“We don’t criminalize use of any drugs”, says Mr. Jindrich Voboril, the National Anti-Drug Coordinator of the Czech Republic opening the heated discussion on drug policy and regulations with the members of delegation of high-ranking officials from Georgia. The delegation will spend three days in the Czech Republic, studying the experience of the implementation of harm reduction programs in the framework of public policies, drug policy, as well as cooperation between law enforcement agencies and NGOs.
Mr. Voboril’s presentation about Czech drug policy, the evidence behind decriminalization of the use of drugs, and results of such policy reforms has triggered endless questions and discussions from the Georgian delegates. It was enlightening, as the person in charge of anti-drug policies presents the results of Czech drug policy on decriminalization of drug use as “the best thing one can do, and we can never go wrong with such reforms”. The Georgian colleagues who expressed worries about the surge of criminal activities in case of drug use decriminalization were assured that Czech reforms have resulted in total elimination of drug-related organized crime in the country.
“The discussion about drug policy often comes to a dead-end, as each side presents evidence from different counties and of varying reforms. To see the results of drug policy reforms in countries like the Czech Republic is very inspirational. Currently, Georgia does not differentiate between problematic and recreational use of drugs, and prohibitive legislation applies to any substances classified as illicit – from marihuana to heavy opiates. Is seems reasonable for Georgia to explore this issue further. As the Czech experience shows, the country is very liberal on recreational drug use, as evidence does not suggest that prohibitive measures limit this, anyhow,” says Mari Chokheli, Harm Reduction Program Coordinator of Open Society Foundation in Georgia.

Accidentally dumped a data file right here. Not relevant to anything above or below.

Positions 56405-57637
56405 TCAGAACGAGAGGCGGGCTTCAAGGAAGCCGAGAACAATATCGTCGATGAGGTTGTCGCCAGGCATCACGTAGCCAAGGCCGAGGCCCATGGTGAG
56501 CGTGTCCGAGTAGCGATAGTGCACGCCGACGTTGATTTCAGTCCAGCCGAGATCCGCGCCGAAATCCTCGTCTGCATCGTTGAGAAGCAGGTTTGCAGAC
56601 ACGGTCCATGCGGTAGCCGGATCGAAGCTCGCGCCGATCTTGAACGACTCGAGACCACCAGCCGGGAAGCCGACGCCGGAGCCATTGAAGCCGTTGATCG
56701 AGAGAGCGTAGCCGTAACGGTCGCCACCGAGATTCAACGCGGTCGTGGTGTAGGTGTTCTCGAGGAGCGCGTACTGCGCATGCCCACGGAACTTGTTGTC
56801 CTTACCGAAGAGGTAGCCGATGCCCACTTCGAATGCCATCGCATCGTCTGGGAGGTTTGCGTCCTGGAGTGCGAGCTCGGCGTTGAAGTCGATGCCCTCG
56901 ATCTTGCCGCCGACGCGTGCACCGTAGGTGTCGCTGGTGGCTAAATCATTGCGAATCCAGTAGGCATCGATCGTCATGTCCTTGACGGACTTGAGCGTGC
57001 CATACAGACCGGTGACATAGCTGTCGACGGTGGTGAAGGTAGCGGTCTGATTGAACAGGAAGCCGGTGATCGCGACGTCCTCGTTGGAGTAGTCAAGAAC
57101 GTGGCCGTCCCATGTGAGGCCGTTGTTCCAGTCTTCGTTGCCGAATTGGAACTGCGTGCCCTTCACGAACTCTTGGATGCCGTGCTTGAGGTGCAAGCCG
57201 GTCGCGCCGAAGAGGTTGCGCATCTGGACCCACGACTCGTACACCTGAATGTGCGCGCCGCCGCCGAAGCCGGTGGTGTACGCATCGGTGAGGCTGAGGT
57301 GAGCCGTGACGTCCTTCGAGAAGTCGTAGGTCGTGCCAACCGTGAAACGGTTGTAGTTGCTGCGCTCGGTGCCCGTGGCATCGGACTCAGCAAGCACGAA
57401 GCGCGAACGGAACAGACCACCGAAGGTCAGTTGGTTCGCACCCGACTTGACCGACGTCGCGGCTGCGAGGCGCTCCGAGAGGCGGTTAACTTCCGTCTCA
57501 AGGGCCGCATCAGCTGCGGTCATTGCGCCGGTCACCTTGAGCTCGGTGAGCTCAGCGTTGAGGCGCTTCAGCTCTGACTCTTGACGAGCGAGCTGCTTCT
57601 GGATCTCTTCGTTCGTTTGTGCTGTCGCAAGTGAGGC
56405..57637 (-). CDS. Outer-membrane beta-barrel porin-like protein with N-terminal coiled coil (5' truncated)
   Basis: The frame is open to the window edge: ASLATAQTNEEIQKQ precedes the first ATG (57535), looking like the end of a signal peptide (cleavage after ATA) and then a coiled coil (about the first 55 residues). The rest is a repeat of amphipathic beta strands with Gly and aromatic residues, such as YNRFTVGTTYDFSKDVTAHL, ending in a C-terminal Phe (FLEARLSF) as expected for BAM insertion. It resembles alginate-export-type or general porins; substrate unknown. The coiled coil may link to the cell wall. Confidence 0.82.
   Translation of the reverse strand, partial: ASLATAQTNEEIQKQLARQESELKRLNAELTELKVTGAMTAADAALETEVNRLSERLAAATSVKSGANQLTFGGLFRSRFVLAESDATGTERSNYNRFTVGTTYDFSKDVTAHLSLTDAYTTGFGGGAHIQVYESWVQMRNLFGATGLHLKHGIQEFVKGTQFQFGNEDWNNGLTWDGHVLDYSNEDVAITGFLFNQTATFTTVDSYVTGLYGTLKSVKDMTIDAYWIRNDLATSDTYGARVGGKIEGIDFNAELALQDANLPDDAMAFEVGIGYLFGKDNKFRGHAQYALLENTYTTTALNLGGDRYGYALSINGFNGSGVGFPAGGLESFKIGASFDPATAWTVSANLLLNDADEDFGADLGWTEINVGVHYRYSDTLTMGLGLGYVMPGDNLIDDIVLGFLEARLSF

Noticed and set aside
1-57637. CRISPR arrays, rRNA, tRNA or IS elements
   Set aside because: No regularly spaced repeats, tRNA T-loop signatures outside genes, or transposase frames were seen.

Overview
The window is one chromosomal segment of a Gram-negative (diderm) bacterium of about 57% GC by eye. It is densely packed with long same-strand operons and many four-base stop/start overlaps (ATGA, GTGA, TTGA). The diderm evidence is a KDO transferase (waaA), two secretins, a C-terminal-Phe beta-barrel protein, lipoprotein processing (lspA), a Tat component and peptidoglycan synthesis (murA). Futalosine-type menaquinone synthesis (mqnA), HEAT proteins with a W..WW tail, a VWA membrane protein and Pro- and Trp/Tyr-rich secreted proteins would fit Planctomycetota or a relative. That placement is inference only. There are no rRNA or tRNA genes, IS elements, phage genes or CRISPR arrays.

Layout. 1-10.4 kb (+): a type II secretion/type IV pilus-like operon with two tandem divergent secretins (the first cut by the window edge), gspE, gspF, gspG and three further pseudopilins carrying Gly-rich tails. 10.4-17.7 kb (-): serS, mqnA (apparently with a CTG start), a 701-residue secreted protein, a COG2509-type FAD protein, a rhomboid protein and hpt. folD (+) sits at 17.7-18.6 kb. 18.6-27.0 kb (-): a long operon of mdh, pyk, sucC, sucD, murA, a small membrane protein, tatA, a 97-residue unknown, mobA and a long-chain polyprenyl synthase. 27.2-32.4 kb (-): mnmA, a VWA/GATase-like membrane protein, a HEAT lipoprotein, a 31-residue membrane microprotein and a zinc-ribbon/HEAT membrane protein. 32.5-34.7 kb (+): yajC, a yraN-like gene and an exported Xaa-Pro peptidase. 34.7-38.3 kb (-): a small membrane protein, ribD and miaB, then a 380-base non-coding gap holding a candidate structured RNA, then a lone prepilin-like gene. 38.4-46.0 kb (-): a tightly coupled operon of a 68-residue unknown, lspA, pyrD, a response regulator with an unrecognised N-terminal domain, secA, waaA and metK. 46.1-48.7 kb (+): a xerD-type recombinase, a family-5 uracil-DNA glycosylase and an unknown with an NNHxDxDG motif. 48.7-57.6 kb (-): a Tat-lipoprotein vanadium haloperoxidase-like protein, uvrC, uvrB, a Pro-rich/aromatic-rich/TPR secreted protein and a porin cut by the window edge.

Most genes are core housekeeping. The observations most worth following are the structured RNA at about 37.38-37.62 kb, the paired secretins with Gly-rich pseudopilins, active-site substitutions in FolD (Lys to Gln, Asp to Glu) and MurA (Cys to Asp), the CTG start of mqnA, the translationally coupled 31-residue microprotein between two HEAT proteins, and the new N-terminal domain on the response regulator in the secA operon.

The selection of the Czech Republic as a destination for this visit was obvious – the country was one of the first in the region of Central and Eastern Europe to start the implement harm reduction programs. Moreover, civil society has played an important role in the process of drug policy reform: the National Commission on Drugs, which the Georgian delegation visited today, was established in 1993, after the country's largest NGO sent a memorandum on the need for such a body to the Czech government. Now the Czech network of NGOs working in the field of harm reduction is one of the most developed in the post-soviet space.
During this study-tour, the participants will also meet with officials from the Ministry of Internal Affairs and the Ministry of Justice, visit the National Drug and Dependencies Monitoring Centre, Municipality of the city of Prague, Charles University clinic of addictology, needle and syringes exchange and substitution treatment sites, drop-in centers, as well as communicate with representatives of NGOs and communities of injecting drug users.
The study-tour is organized by Eurasian Harm Reduction Network in the framework of the Regional Program “Harm Reduction Works – Fund It!” funded by the Global Fund to Fight AIDS, Tuberculosis and Malaria and by Open Society Georgia Foundation. The Georgian delegation is composed of high-ranking public officials from various governance bodies – the Ministry of Labor, Health and Social Affairs, the National Center of Disease Control and Public Health, the Ministry of Interior, the Ministry of Justice – as well as Police Academy, Open Society Foundation Georgia and Georgian Harm Reduction Network representatives.